Painting Over Teak

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Oct 5, 2007
I have two teak name boards on top of my pilot house. I am going to paint them "off white" because I am sick of varnishing them.

They are the only exterior teak items that I have except for the four steps going up to the dinghy deck. I am temped to paint them too but I don't know what type to use here. Any help?

-- Edited by Doc on Wednesday 24th of November 2010 08:59:57 AM
Man up Doc, Man up! My boat is covered in teak!!! haha. Good thing the seller had just refinished it all prior to my purchasing the boat...guess I may want to paint too when it is time to refinish! :)
I was on an Ocean Alexander at a boatshow, the teak handrails were painted with dark brown Awlgrip. The sales rep told me there were a couple of coats of varnish applied first in case some future owner wanted to go back to teak the paint would not be in the wood grain.
It looked very good to me but I haven't tried it, yet!
Steve W
Not sure if it will work but based on years of residential painting experience and the oily nature of teak, your success will be in the primer you use. First wipe down the teak with alcohol or laquer thinner to remove surface oils and sand with120 grit. I would then use a shellac based primer like BIN or Kills. I prefer a good oil based paint myself for exterior use so any good marine grade enamel should work fine.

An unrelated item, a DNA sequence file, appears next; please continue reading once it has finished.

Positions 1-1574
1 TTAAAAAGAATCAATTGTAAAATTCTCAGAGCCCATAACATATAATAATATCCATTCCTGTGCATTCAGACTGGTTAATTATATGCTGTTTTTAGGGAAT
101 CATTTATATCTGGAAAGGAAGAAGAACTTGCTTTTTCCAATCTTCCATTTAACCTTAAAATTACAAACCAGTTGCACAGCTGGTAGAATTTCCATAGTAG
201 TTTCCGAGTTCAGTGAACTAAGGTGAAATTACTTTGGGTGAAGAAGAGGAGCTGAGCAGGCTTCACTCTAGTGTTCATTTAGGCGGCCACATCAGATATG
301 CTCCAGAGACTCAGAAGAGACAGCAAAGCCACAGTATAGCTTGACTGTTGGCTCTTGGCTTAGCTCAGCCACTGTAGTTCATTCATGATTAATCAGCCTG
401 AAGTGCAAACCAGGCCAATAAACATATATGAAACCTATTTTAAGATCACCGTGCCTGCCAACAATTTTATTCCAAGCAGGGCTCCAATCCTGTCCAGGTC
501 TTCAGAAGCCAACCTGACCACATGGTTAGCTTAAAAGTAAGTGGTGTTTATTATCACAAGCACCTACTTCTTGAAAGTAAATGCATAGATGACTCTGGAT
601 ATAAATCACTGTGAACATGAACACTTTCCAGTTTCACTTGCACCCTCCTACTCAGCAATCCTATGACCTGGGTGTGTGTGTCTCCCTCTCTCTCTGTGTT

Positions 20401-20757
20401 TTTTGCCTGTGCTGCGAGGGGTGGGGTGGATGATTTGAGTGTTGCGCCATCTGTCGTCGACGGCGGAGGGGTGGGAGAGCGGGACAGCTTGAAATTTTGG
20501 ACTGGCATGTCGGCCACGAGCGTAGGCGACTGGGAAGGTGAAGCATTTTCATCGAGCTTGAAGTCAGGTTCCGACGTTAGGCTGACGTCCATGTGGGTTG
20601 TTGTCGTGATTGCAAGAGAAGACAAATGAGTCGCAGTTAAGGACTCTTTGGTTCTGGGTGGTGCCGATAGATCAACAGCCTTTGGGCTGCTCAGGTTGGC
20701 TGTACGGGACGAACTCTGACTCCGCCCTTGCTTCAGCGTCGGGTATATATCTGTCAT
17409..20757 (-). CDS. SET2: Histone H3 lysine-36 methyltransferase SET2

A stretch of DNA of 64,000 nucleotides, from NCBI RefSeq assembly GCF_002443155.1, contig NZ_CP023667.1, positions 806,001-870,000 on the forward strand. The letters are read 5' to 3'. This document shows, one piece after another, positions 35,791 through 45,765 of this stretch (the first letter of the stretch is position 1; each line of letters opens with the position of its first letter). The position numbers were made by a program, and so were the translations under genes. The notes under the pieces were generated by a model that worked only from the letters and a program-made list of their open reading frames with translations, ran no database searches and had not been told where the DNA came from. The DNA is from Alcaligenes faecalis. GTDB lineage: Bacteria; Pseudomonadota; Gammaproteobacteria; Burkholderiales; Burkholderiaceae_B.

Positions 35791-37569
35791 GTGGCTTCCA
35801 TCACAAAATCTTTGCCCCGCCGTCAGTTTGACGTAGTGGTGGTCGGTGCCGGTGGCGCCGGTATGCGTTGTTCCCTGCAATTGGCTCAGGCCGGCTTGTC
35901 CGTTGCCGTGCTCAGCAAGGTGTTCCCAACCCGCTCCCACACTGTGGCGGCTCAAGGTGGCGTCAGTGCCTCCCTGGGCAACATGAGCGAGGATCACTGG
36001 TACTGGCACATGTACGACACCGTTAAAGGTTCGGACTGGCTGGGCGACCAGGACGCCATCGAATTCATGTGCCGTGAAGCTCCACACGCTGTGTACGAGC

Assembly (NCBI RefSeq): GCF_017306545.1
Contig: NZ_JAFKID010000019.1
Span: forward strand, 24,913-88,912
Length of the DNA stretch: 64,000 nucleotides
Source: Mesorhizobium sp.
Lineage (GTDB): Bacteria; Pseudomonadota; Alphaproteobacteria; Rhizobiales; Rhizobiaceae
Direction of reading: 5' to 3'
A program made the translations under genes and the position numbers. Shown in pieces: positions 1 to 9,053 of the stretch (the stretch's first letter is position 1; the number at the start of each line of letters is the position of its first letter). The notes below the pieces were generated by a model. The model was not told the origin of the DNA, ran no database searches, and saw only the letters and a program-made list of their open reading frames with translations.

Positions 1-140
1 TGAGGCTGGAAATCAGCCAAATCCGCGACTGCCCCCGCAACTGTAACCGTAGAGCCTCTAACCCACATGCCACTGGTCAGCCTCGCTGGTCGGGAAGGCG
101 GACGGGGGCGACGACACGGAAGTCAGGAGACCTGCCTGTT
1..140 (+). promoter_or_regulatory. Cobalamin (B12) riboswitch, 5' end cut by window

Just a suggestion.
I was considering painting my teak white.* But, why not paint it brown?* Good idea.* From a distance she'll still have all the accents and it's not like I'm entering her in the concours de elegance or anything.
First varnish them a couple of slobbed on coats , then lightly sand and paint away.

The next owner may be silly enough to want exterior shiney wood , and its a lot easier to remove all the paint if its on top of a few coats of varnish.
B. L. I have thought of painting mine dark blue to match the canvas.
Steve W
Steve wrote:

B. L. I have thought of painting mine dark blue to match the canvas.
Steve W
Now that I have managed to get out of my "must be varnished" mindset a lot of possibilities open up.* I'm not sure about matching the canvas color - but, then again, why not?* I'm going to consult with my more artistically talented friends for color coordination advice!
Last Spring I stripped and sanded off 8 or 9 coats of Schooner varnish and applied 5 coats of Epifane. I followed directions and used Epifane thinner as they recommended. Now I see some small areas beginning to peel so I am going to paint over the varnish which is in the most part pretty good.

What can I put on my teak ladder steps to be semi non skid? They now have rapidly departing teak oil so I understand that they may require more drastic treatment.